Shelter in the Field
The woods are inviting during nice weather. When it is sunny and 75 degrees, being in the forest makes our hearts soar. When it is drizzling and 55 degrees, however, people simply clam up. They withdraw. Rather than standing up straight and looking outward, people pull blankets and tarps over their hunched shoulders, and look downward. It’s not a situation conducive to staying hidden and alert. If the weather is much more extreme than the drizzly day described above, it can even leach strength and lead to foolish decisions.
Military men call cold-weather gear “snivel gear,” the implication being that real men simply take the cold without aid. Nowadays, the term is mostly said in jest. Through repeated exposure to misery in the field, military men learn how to best manage their mobile wardrobes. The most basic principle for effective snivel usage is to not use it while conducting movement, but rather to wait until an extended stop to layer up. Extreme cold may necessitate a light under-layer.
When in Afghanistan in 2007, higher command tasked my recon team with infiltrating through the mountains to a valley, where we would clandestinely secure a landing zone for a much larger assault force. We were to set up a supporting position featuring sniper rifles and a medium machine gun which would enable rapid action in the event the enemy attempted to down the incoming helicopters. The altitude was well over 8,000 feet. The mountains were covered in several inches of snow, and the temperature was roughly 20°F.
The attached machine gunner layered long underwear top and bottoms under his uniform. Laden with body armor, a machine gun, and ammunition, he became overheated during the 4 hours of mostly vertical hiking through the mountains. Our element had to stop to deal with his heat exhaustion. The medic removed some of his clothes, which sent his temperature downward. The temperature blew right through 98.6°F and he quickly began shivering and slurring words. The machine gunner went from heat exhaustion to hypothermia in 15 minutes or less! We quickly resumed our walk, sans long underwear, and the situation worked out fine.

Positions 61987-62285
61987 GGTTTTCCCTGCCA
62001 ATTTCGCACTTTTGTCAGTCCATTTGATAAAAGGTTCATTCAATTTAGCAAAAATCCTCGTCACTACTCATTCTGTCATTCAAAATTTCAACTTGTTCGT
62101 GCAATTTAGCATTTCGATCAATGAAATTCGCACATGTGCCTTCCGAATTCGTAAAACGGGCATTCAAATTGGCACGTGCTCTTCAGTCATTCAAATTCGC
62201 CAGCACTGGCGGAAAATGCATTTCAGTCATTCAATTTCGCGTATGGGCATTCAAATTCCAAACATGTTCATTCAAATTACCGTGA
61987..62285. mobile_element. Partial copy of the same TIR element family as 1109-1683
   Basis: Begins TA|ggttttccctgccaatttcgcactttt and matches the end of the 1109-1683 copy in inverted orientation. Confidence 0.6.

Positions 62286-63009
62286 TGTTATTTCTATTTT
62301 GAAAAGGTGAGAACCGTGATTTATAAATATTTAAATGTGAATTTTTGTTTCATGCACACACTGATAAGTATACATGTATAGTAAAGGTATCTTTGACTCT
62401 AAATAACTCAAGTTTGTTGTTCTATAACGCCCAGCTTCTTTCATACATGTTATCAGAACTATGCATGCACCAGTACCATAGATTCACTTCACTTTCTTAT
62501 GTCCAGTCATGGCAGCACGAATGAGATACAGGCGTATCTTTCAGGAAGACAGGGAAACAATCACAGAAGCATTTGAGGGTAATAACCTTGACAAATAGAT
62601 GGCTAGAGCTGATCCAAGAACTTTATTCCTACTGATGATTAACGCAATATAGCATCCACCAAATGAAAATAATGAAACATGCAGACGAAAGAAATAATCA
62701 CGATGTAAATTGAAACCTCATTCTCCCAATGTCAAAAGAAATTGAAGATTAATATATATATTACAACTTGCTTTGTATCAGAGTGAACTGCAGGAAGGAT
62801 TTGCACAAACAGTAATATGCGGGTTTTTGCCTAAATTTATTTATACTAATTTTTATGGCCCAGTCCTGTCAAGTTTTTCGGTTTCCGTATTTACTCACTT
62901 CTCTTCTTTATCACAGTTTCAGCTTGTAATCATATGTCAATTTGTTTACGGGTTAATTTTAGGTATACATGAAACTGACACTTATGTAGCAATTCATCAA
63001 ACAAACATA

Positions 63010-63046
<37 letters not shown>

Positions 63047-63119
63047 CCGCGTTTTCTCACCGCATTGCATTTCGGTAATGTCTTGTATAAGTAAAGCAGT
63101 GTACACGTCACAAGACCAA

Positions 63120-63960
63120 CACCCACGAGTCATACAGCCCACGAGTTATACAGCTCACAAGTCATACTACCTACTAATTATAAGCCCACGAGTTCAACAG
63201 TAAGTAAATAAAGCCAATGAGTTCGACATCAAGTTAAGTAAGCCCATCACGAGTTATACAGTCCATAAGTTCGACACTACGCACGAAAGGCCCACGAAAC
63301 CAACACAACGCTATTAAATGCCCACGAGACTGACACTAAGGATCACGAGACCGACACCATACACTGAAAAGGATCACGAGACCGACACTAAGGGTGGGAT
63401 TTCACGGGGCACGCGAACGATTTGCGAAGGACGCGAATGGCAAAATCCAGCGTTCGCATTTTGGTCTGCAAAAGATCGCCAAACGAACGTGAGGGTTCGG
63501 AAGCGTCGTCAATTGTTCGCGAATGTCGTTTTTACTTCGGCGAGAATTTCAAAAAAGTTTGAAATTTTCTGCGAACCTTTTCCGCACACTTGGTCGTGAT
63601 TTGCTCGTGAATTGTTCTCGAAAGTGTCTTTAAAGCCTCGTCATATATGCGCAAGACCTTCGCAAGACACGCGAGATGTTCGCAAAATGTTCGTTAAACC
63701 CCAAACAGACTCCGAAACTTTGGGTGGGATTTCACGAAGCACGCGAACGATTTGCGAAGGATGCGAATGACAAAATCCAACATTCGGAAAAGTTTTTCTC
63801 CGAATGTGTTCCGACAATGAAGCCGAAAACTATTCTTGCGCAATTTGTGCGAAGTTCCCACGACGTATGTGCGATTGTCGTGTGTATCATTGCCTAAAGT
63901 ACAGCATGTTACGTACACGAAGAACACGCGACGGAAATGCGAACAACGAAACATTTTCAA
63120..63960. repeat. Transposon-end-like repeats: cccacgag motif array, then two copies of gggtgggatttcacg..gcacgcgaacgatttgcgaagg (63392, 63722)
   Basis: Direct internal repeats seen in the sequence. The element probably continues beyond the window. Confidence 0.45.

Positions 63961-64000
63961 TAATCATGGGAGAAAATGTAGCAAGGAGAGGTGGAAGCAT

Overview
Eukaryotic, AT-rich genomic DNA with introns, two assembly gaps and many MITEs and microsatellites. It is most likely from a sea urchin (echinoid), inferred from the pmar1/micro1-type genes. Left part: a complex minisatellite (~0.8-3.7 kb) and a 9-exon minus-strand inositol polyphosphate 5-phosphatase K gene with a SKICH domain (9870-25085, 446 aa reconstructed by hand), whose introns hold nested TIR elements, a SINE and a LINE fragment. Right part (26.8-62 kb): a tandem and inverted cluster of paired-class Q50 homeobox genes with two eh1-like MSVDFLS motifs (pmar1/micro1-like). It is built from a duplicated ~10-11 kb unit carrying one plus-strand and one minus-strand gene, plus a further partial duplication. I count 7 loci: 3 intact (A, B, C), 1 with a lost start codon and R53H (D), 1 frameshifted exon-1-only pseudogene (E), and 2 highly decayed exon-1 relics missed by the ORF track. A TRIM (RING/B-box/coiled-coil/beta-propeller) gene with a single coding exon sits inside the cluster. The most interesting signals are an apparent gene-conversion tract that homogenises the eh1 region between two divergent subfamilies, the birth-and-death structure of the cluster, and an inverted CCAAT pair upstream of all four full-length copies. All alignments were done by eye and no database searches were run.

Another problem with moving while wearing cold weather gear is that the movement tendsto get the gear wet with either sweat or rain. If you are using a moisture repelling shell, it’s a sure bet that you are making too much noise. While moving in inclement weather, carry a large outer garment which you can easily take on and off during halts. I always order my field jackets in a size larger than I need so that they will fit over kit. Another tactic is to carry gloves, a beanie hat, and a neck gaiter. They conserve energy, but an overheated wearer can easily remove and stow them while walking.
Whatever suite of snivel gear you choose, you must manage your clothing articles during inclement weather. Don’t strip out of your wet clothes and put on dry clothes while it’s still raining, or you have more water crossings in the future. What are you going to do with your wet clothes? In cold rainy environments, they will pretty much never dry, and the moisture will add to your weight. Use an overcoat or poncho to conserve heat when not on the move. Your body heat will dry the clothes out. Obviously if it’s a matter of safety, you may have no choice but to break into your dry clothes.